Some Africans like being negative, pessimistic and preach their message of apathy about the African Internet. I can fully understand the feeling of helplessness we feel but it's not very productive just bitching about the situation. I was involved in a local initiative to build a peering point some time ago where we encountered some problems and some politics. The project failed. I think it's very sad if people don't support local efforts with clear benefits to them and the rest of the community.. and then you get those who make an effort to counter such projects, strange.

  • 3. Host content locally

  • 4. Be positive and supportive of local efforts

There are projects to improve the situation and there are organisations working at a number of levels to bring about change. But the best news of all I think, is that there is consensus between the individuals running their Internet businesses, the people building the African Internet, the people who manage and support it on a day to day basis.

Connectivity Africa Workshop : 18 Sept 2003

I attended the Connectivity Africa Workshop at the Iweek conference in Johannesburg. The idea was to talk about PAVIX, the Pan African Virtual Internet Exchange. I listened to a number of really knowledgeable people in the African ISP industry, people from Kenya, Mozambique, Uganda, South Africa, etc. It was evident that many of the people at the meeting had working experience with VSAT satellite technology and knew first hand the frustrations of dealing with their local regulators.

The goals of the project included:

  • Less cash flowing out of African economies

  • Lower cost to ISPs and customers

  • Lower latency, get rid of extra hop to US, more efficient routing

When the meeting started that morning, PAVIX was to be an academic socialist ideal. Do it yourself VSAT hubs connecting existing exchange points in Africa. It would rent its own transponders on satellites and manage all technical aspects. There would be co-operative buying and sharing of bandwidth and to get around the legal issues there would be a time limit to the project and it would be labelled a "test". Basically the idea was that Africans would take care of their own regional connectivity needs.

By that afternoon the idea had evolved to an organisation aiming to encouraging a regional carrier model in a commercial environment. Connection points would still be at IXs, but transit services would be provided between members of IX's and not between IX's as a group. An RFS (Request For Service) would be written by AfrISPA and the IX's. It was agreed that there is no point in labelling the project a "test" and adding a time limit. The alternative is to aim for sustainable regional connectivity and to work within current regulatory frameworks, but actively lobby for change. Where needed, IXs would be encouraged to change their policies to allow members to buy transit at the IX. Since PAVIX was no longer a appropriate name for the project, somebody jokingly suggested we call it something like "".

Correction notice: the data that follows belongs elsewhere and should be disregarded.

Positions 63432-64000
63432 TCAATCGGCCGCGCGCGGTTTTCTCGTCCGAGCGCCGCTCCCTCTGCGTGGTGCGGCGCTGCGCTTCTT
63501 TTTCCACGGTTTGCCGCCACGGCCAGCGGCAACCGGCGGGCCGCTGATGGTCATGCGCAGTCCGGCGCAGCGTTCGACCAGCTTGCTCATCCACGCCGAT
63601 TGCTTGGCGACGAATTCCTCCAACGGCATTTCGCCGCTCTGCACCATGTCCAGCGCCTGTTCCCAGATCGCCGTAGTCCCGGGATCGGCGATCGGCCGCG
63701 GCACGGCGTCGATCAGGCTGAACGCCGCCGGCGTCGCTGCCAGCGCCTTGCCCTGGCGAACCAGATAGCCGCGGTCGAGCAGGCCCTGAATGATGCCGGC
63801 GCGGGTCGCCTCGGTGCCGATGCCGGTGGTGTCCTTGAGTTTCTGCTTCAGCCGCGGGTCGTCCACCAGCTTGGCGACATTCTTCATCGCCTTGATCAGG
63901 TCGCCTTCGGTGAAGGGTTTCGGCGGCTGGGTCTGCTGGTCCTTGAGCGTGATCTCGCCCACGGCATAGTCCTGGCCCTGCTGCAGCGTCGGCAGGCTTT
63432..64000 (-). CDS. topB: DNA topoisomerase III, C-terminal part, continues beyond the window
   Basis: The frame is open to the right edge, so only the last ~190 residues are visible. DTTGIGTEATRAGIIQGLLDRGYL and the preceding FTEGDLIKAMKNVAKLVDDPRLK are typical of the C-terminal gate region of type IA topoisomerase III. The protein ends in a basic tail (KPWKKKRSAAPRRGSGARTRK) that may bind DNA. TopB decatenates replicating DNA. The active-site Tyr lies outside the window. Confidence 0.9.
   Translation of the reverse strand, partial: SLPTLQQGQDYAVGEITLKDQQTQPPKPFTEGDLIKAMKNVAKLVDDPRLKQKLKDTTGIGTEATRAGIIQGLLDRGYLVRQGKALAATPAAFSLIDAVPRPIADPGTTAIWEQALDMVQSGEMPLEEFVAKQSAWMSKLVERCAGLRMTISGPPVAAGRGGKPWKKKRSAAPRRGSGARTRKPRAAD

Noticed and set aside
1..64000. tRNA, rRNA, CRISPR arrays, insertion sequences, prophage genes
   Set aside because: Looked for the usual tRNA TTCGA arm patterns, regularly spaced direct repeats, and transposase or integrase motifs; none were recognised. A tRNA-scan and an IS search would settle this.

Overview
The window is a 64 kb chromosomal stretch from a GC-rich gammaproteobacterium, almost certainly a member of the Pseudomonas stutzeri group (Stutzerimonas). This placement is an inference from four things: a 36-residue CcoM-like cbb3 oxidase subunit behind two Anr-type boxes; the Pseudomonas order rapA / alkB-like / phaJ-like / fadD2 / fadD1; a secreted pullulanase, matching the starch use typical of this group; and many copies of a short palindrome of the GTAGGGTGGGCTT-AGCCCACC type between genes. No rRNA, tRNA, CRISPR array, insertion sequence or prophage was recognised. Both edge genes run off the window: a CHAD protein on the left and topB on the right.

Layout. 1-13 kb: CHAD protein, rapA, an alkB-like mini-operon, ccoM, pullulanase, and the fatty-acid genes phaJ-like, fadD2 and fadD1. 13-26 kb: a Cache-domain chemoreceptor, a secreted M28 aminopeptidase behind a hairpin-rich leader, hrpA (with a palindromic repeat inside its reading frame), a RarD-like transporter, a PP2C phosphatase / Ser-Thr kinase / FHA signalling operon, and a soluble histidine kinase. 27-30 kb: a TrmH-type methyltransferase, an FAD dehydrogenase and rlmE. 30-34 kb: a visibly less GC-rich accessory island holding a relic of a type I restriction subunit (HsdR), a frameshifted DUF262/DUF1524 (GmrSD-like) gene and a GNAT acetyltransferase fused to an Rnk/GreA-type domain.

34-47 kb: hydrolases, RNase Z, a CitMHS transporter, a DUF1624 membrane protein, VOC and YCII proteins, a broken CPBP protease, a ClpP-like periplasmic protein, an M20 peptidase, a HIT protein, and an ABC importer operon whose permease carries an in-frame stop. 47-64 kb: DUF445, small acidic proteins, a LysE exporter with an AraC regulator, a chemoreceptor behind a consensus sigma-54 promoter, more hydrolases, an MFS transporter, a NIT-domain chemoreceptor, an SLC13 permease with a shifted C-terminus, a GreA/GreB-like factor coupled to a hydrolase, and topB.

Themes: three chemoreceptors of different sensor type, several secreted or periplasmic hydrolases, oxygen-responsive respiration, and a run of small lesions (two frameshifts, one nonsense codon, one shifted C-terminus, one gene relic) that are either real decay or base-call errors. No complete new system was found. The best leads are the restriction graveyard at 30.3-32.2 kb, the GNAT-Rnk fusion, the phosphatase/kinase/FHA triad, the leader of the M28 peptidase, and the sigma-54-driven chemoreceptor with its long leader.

AfrISPA African Traffic Research Project

If the ITU study I mentioned earlier talks about $400m/y going to the US/EU for Africa to talk to itself, how do we know this figure is accurate, how do we measure the impact of our work and the rate of change and progress. Enter PCH, IDRC, DFID and the AfrISPA African traffic research project.

There is a study being conducted to gather traffic flow statistics at IXs in Africa. By collecting and analysing netflow data we will be able to get accurate statistics on African traffic flow patterns. This information will form a basis to encourage growth in regional connectivity.

ARIN 2003-15 and AfriNIC

One very positive thing that happened recently is that ARIN seems to have been convinced that ISPs in Africa have a different profile than ISPs in the US and the environments they operate in are not even the same sport. Proposal "2003-15" aims to lower the barrier to entry for ISPs in Africa to obtain their own IPv4 address space.

This is a big step for many African network operators, as it will allow them to build more reliable networks, better control their routing policies and most importantly not be dependent on a single upstream ISP which in many cases would be the "Incumbent Telco".

I'm happy to say I was impressed by the support from African network operators for this proposal on the ARIN public policy mailing list.

It's clear to me that we need AfriNIC to become operational as soon as possible. AfriNIC has taken a number of years to become a reality and all indications are that Africa will soon have its own RIR (Regional Internet Registry).

The Internet in South Africa

There is a telecoms monopoly in South Africa. (Telkom)

I just had to make that a paragraph on its own. It's sick. But we have gotten so used to the idea we don't realise how wrong this is.

The SA telecoms environment is a mess. The telecoms sector's contribution to the SA GDP has grown from about 2% in 1990 to 6% currently, but this growth is mostly in the mobile phone business. South Africa's fixed line teledensity is declining. The cost of a local call is about 5 times what it was in 1996.

Internationally there has been a decrease in telecoms cost of about 65% in the last 5 years while in SA there has been an increase of 45%. One out of every 15 South Africans have access to the Internet. According to the ITU South Africa was 13th in the world in terms of Internet users in 1996, but by 2001 it dropped to 26th and falling. South Africa shows one of the lowest growth rates of Internet users between 1996 and 2001.

It's clear from these figures that something is very wrong. South African citizens are paying way more than they should for telecoms services and the sector is not growing as it should. Something is keeping it back.